Navy to Extend Ship Lives of All DDGs to Forty Five Years Posted on 4/13/2018 at 10:33:42 by Bill Crawford, (14)
"... As discussed in the below-linked USNI article, the Navy will extend the ship lives of all its DDGs to forty five years, thus allowing it to reach it goal of a 355 ship Navy by 2036.
Here is the pertinent extract:
" CAPITOL HILL – The Navy will keep every one of its Arleigh Burke-class destroyers in service for 45 years, extending the life of the entire class. The move allows the Navy to reach a 355-ship fleet by 2036 or 2037, the deputy chief of naval operations for warfare systems said on Thursday.
The Navy currently has DDGs in multiple configurations – Flight I, Flight II and Flight IIA. Keeping each hull in the fleet for a 45-year service life equates to an extension of five to 10 years each, depending on the flight design.
Vice Adm. Bill Merz told lawmakers today every destroyer was already included in an Aegis modernization plan that would upgrade them each to Aegis Baseline 9 or 10 or Aegis BMD 5.4. The class-wide service life extension, as currently planned, does not include any combat system upgrades beyond what is already planned – though Merz said the Navy will be monitoring the threat set closely and retains the option to upgrade the combat systems later on.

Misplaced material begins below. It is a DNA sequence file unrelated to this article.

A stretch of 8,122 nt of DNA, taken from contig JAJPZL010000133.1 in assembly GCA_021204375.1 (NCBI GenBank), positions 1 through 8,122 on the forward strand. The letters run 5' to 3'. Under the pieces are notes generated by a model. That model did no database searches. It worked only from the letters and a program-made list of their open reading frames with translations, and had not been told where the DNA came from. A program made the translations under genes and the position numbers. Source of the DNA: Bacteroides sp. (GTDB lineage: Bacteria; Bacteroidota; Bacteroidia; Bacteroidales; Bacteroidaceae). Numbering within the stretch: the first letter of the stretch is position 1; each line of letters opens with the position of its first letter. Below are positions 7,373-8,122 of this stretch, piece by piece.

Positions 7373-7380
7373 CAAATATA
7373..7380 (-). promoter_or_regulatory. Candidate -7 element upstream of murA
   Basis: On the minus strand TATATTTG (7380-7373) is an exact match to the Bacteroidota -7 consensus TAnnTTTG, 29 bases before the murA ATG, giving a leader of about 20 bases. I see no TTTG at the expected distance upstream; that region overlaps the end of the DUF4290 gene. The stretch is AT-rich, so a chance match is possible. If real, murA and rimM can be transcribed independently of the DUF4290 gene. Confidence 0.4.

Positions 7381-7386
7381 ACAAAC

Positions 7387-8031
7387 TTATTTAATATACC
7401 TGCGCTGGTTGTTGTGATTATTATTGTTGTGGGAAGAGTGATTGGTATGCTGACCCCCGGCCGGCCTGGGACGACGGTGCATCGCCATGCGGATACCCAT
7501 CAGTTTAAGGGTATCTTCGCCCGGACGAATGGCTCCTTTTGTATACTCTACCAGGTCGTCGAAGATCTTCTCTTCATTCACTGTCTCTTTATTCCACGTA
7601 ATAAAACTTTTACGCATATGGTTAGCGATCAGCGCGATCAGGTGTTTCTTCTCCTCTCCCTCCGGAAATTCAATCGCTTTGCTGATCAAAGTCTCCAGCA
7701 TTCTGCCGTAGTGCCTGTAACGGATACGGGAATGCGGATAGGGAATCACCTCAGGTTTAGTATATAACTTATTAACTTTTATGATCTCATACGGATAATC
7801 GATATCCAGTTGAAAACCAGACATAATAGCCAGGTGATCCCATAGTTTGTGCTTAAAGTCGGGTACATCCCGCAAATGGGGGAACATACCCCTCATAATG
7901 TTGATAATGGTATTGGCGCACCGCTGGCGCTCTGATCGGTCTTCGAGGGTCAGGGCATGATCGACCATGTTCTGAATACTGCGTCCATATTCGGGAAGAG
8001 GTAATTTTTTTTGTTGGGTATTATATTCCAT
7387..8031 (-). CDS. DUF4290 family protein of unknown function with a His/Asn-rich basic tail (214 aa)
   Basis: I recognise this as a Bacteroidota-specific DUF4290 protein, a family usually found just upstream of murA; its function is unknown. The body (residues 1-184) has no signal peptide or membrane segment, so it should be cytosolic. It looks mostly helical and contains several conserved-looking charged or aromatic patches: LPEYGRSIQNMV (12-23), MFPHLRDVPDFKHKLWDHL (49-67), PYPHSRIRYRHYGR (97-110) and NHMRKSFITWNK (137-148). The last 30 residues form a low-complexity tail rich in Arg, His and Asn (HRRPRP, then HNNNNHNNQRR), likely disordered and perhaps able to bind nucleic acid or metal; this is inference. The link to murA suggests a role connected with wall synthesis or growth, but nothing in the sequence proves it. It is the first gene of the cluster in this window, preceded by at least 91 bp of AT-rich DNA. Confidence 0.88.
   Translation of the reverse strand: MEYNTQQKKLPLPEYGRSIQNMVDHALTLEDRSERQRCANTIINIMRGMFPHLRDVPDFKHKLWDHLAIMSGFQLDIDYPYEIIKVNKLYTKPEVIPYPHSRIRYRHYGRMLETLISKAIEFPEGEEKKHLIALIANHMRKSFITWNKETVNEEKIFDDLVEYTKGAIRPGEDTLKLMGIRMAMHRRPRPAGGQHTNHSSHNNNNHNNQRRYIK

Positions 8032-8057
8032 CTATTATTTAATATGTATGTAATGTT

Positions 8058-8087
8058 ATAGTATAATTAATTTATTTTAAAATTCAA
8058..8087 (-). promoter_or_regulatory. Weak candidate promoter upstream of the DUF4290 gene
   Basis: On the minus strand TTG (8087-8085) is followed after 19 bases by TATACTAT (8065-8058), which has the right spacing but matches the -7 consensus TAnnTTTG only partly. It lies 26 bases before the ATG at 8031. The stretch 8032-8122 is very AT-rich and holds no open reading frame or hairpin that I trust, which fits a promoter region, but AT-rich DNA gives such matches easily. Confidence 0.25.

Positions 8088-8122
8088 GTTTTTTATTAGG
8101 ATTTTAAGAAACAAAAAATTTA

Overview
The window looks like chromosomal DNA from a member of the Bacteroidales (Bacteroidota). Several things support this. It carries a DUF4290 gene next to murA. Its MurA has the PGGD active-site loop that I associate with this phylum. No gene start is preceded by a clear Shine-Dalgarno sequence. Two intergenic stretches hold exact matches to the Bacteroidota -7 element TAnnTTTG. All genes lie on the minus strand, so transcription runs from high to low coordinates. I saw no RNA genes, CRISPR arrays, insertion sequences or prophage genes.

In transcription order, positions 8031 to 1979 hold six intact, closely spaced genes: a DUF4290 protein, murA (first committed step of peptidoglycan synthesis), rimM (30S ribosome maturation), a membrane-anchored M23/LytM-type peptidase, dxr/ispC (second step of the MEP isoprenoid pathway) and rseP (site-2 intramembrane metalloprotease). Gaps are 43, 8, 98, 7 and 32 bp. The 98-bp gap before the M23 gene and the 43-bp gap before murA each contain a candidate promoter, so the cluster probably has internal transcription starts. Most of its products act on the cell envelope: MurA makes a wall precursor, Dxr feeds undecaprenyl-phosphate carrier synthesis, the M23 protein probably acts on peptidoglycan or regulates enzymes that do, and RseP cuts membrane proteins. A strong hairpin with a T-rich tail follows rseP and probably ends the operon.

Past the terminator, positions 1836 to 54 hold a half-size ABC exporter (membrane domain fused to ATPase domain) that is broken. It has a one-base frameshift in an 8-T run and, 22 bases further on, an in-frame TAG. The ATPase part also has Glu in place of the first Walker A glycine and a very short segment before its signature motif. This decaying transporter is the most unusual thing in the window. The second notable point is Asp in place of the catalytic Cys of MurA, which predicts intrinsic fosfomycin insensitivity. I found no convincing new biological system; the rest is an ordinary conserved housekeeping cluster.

“All of [those software variants] provide a ballistic missile defense capability, which is fundamentally the requirement we have to have,” he said in a House Armed Services seapower and projection forces subcommittee hearing.
“So whether that carries these through the life of the ship with the extension, we have time to work through that on what it will take, and the threat will get a big vote in how we do that.”
Merz told USNI News after the hearing that “this is an HM&E (hull, mechanical and electrical) extension, but every destroyer is already in the modernization pipeline, so every destroyer will be modernized. … The modernization they receive that’s already programmed may carry them through. Obviously, the threat’s going to get a vote on that, but one of the beauties is, instead of doing an individual ship-by-ship extension and extending the entire class, now we have the visibility to actually plan for that. We can pace it, plan it, fund it efficiently instead of one-and-done, one-and-done, one-and-done. We can be a lot more deliberate about how we handle this class. We’re big fans of this class of ship.”
Merz made clear, though, that this life extension would not absolve the Navy, Congress and industry of their task of finding an affordable way to ramp up shipbuilding. He told USNI News that this life extension gets the Navy to 355 ships in 2036 or 2037, but it’s the wrong mix of ships – the 355-ship goal is based on a particular blend of destroyers, attack submarines, aircraft carriers, amphibious ships and more, and the attack submarine fleet, in particular, will be well below the requirement in the 2030s. He said the Navy is “very focused on getting the right mix of ships in the end.”